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Whitney Rose

Genre : Country

October 30

7pm Doors //

8pm Show

$8


Advance Price: $8 / Day Of: $10

Before moving to Austin, Whitney Rose had never danced the two-step. Now,
the country-pop singer’s infatuation with Texas’ rich musical culture, from
stage to studio to dance floor, informs an enthralling new project, a love
letter to the Lone Star State. Her new EP, *South Texas Suite*, is a touch
nostalgic, deeply romantic and defiantly personal — it’s Texas, through
Whitney Rose’s eyes and ears.

*South Texas Suite* is a meticulous study of sound and place, but also a
product of unexpected circumstance. Last October, shortly after the release
of her album *Heartbreaker of the Year, *Rose packed up her boot collection
and headed south to play a two-month residency at Austin’s famed Americana
bastion, the Continental Club. But that November-December engagement went
so well, she wound up staying. Since then, she’s toured with Sam Outlaw,
made her European debut and signed with Thirty Tigers-distributed Six
Shooter Records.

Rose became smitten with Texas, and the warm welcome from Austin’s vibrant
musical community made her feel right at home. Songs started pouring out —

“Ever since I moved here I’ve been going out and watching live music, and
falling in love with musicians around town,” says Rose. “The music scene
here is unlike anything I’ve ever experienced before. So I have been
writing nonstop, I’ve written close to 40 new songs since I arrived.”

She recorded *South Texas Suite* over two days at Dale Watson’s
Ameripolitan Studios in North Austin, accompanied by Grammy winner Redd
Volkaert, Merle Haggard’s former guitarist; Earl Poole Ball, who spent two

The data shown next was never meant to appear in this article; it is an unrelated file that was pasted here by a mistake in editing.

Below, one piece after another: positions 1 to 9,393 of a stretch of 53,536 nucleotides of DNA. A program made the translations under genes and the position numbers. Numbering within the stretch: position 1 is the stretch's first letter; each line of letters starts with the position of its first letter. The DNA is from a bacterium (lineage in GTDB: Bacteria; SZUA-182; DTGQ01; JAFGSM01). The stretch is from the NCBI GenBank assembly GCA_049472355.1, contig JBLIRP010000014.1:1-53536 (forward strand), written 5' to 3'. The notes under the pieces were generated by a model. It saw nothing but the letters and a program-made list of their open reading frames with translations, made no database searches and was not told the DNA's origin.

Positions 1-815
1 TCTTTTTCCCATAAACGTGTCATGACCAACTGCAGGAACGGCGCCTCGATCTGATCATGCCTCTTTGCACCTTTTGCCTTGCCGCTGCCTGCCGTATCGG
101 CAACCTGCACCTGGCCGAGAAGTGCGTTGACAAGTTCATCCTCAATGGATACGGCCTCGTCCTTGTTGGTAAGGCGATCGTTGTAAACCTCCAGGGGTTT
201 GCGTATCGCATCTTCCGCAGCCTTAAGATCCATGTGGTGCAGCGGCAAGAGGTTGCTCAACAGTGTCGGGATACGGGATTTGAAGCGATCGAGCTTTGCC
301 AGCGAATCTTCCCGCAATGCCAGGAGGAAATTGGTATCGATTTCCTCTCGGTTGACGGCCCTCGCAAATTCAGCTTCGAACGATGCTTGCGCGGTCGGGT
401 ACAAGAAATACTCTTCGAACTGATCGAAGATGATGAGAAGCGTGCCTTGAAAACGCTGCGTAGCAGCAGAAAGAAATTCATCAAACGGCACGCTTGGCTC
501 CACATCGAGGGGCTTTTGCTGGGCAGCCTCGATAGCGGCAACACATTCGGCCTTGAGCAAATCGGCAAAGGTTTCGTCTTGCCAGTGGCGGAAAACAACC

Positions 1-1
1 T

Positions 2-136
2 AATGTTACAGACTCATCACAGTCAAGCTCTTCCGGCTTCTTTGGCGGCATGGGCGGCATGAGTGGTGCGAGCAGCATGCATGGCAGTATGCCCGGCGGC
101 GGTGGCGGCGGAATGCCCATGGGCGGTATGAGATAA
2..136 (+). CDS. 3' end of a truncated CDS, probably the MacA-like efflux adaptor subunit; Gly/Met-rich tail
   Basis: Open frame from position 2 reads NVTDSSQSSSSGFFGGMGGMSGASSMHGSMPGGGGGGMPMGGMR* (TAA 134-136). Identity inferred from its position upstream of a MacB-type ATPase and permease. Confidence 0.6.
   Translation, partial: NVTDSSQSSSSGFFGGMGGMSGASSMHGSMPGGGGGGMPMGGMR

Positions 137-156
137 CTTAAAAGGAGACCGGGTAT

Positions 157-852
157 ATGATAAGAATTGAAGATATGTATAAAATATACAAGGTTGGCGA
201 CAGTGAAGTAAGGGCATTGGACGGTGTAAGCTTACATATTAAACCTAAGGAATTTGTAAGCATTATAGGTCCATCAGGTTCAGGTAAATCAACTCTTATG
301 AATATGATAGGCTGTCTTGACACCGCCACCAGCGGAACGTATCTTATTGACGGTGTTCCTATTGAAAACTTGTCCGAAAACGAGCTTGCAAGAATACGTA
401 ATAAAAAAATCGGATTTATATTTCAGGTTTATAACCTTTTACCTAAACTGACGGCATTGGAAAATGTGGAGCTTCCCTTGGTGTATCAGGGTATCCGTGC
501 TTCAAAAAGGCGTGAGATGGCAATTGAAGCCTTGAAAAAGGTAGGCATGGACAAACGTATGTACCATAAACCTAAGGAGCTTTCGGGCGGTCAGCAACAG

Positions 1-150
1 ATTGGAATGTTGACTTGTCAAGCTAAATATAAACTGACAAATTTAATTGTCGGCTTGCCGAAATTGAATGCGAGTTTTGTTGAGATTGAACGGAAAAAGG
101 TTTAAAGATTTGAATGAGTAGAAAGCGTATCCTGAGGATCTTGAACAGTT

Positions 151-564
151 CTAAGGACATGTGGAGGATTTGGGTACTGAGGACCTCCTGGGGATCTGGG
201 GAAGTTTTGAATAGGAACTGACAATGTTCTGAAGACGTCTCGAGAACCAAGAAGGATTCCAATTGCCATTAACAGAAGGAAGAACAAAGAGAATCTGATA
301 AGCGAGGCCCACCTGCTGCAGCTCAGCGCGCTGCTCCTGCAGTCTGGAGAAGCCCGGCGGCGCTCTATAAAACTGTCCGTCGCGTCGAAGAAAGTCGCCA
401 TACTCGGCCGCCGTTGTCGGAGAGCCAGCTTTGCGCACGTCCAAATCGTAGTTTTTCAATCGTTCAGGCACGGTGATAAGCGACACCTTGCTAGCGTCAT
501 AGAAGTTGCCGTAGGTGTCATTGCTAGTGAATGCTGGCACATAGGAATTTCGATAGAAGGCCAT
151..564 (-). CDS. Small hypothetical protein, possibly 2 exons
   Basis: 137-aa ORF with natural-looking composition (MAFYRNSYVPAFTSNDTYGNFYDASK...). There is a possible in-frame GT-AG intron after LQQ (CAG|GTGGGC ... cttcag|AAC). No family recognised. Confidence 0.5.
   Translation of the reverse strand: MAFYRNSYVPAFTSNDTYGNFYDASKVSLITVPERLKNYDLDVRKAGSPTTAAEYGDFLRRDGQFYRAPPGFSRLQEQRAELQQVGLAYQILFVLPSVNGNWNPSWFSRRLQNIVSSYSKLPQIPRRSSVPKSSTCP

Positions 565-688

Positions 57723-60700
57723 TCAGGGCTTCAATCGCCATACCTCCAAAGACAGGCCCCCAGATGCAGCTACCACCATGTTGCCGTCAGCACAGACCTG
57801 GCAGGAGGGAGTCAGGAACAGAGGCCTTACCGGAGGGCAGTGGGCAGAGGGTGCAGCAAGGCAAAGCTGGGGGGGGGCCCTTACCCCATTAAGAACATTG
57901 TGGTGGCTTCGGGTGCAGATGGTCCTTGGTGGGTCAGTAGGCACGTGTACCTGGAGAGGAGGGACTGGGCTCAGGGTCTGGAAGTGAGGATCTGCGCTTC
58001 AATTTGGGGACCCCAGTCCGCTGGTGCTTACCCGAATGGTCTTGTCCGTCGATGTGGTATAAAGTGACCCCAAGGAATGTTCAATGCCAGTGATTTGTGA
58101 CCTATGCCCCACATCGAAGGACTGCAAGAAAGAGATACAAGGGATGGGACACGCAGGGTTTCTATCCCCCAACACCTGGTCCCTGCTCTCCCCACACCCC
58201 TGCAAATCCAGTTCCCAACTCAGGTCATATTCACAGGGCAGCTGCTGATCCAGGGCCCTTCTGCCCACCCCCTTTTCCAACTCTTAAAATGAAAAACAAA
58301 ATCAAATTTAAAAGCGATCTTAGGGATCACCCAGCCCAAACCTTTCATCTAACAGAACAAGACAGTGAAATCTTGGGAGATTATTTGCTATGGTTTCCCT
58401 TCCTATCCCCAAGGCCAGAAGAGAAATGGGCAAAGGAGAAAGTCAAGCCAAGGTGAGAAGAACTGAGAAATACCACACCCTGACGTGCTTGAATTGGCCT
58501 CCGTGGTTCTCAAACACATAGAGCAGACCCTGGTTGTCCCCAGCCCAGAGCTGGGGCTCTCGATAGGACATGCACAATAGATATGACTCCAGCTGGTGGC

decades tickling keyboards for Johnny Cash; Kevin Smith, now playing bass
in Willie Nelson’s Family Band; and Tom Lewis, who’s drummed with the
Mavericks, among others. All four play in Haybale!, the Continental Club’s
Sunday-night stalwart; Lewis also plays in Rose’s band, along with
guitarist Bryce Clark, steel player James Shelton and acoustic guitarist
Sophia Johnson. They’re also on the EP, along with fiddler Erik Hokkanen
and accordionist Michael Guerra.

The sensuous waltz of the opening song, “Three Minute Love Affair,” with
its Tex-Mex flavor provided by Guerra’s Flaco Jiménez-worthy accordion,
beautifully sets the tone for *South Texas Suite* “I love the dance
culture in Texas; I’m completely enamored,” says Rose. “That’s absolutely
what inspired ‘Three Minute Love Affair’ — as a song starts, the world kind
of stops and you’re like lovers for three minutes, and then it’s over and
you’re strangers again. But there’s this beautiful little moment in time.”

Of course, no self-respecting two-stepper would take to a dance-hall floor
without Rose’s favorite footwear; her heel-stomping honky-tonk ode to that
Texas wardrobe essential, “My Boots,” is also a feminist statement.

“I’ll go if I can wear my boots/I don’t feel like high heel shoes/And that
don’t mean that I’m crazy/That don’t mean I ain’t a lady,” she sings in her
sugary-smooth voice. She sounds even sweeter on “Lookin’ Back on
Luckenbach,” a wistful mid-tempo ballad about leaving a beloved place
behind.

Rose didn’t write “Analog” or “Bluebonnets for My Baby,” but the “sultry
country classicist,” as the *New York Times* called her, certainly
identifies with both songs. In “Analog,” by Brennan Leigh, Rose sings the
praises of lazy rivers and “that needle skipping on my old hi-fi,” as
opposed to the soul-sucking conveniences of modern, digital life. And in
“Bluebonnets for My Baby,” by Teri Joyce, Rose could almost be Shelley
Fabares singing “Johnny Angel” to one of her ’60s-flick leading men.

All sales are final. All performances are 21+ unless noted on the event page.

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